whenever there is a lot size or order quantity
    change
  • In practice, this results in system nervousness
    and instability
  • Lot-for-lot should be used when low-cost JIT
    can be achieved

61
Lot-Sizing Summary
  • Lot sizes can be modified to allow for scrap,
    process constraints, and purchase lots
  • Use lot-sizing with care as it can cause
    considerable distortion of requirements at lower
    levels of the BOM
  • When setup costs are significant and demand is
    reasonably smooth, PPB, Wagner-Whitin, or EOQ
    should give reasonable results

62
Extensions of MRP
  • Closed-Loop MRP
  • MRP system provides input to the capacity plan,
    MPS, and production planning process
  • Capacity Planning
  • MRP system generates a load report which details
    capacity requirements
  • This is used to drive the capacity planning
    process
  • Changes pass back through the MRP system for
    rescheduling

63
Material Requirements Planning II
  • Once an MRP system is in place, inventory data
    can be augmented by other useful information
  • Labor hours
  • Material costs
  • Capital costs
  • Virtually any resource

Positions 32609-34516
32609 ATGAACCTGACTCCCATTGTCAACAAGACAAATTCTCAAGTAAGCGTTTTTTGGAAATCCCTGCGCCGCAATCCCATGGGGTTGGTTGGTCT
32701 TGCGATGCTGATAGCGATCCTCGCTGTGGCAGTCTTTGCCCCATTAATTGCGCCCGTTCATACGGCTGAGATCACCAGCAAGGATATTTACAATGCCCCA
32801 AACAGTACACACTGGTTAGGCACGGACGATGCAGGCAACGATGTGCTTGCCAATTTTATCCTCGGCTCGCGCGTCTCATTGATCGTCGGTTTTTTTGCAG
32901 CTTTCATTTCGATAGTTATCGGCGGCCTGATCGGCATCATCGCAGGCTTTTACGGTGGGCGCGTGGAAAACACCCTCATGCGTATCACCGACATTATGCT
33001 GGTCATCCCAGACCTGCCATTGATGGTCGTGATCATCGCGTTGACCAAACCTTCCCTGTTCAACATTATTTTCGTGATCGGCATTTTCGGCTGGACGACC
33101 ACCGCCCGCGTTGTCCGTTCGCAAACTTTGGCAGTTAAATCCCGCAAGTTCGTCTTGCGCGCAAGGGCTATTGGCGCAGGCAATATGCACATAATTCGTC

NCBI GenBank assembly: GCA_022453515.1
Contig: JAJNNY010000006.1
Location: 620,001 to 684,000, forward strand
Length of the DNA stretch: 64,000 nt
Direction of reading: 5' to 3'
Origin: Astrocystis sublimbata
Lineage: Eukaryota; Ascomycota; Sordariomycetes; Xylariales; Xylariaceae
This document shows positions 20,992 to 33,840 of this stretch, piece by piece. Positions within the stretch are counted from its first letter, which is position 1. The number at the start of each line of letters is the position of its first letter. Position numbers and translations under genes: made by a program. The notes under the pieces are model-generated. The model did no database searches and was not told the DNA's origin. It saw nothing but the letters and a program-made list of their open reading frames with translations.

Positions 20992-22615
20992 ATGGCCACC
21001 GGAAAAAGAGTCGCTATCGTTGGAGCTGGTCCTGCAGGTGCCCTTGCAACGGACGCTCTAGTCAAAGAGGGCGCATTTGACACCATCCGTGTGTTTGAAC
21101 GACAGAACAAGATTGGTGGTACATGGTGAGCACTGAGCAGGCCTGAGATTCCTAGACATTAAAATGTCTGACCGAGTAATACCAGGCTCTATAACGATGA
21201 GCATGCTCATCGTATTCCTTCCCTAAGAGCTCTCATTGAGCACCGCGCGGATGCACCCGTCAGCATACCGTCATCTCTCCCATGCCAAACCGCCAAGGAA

• System is generally called MRP II or Material
    Resource Planning

64
Material Resource Planning
Table 14.4
65
Closed-Loop MRP System
Figure 14.8
66
Closed-Loop MRP System
Figure 14.8
67
Closed-Loop MRP System
Figure 14.8
68
Resource Requirements Profile
Figure 14.9
69
Resource Requirements Profile
It is also possible to split lots 6 and 11 and
move them earlier in the schedule. This would
avoid any potential problems with late orders but
would increase inventory holding cost.
70
Smoothing Tactics
  • Overlapping
  • Sends part of the work to following operations
    before the entire lot is complete
  • Reduces lead time
  • Operations splitting
  • Sends the lot to two different machines for the
    same operation
  • Shorter throughput time but increased setup costs
  • Order or lot splitting
  • Breaking up the order into smaller lots and
    running part ahead of schedule

71
MRP in Services
  • Some services or service items are directly
    linked to demand for other services
  • These can be treated as dependent demand services
    or items
  • Restaurants
  • Hospitals
  • Hotels

72
MRP in Services
(a) PRODUCT STRUCTURE TREE
Figure 14.10
73
MRP in Services
(b) BILL OF MATERIALS
Part Number Description Quantity Unit of Measure Unit cost
10001 Veal picante 1 Serving
20002 Cooked linguini 1 Serving
20003 Prepared veal and sauce 1 Serving
20004 Spinach 0.1 Bag 0.94
30004 Uncooked linguini 0.5 Pound
30005 Veal 1 Serving 2.15
30006 Sauce 1 Serving 0.80
74
MRP in Services
(c) BILL OF LABOR FOR VEAL PICANTE
Labor Hours
Work Center Operation Labor Type Setup Time Run Time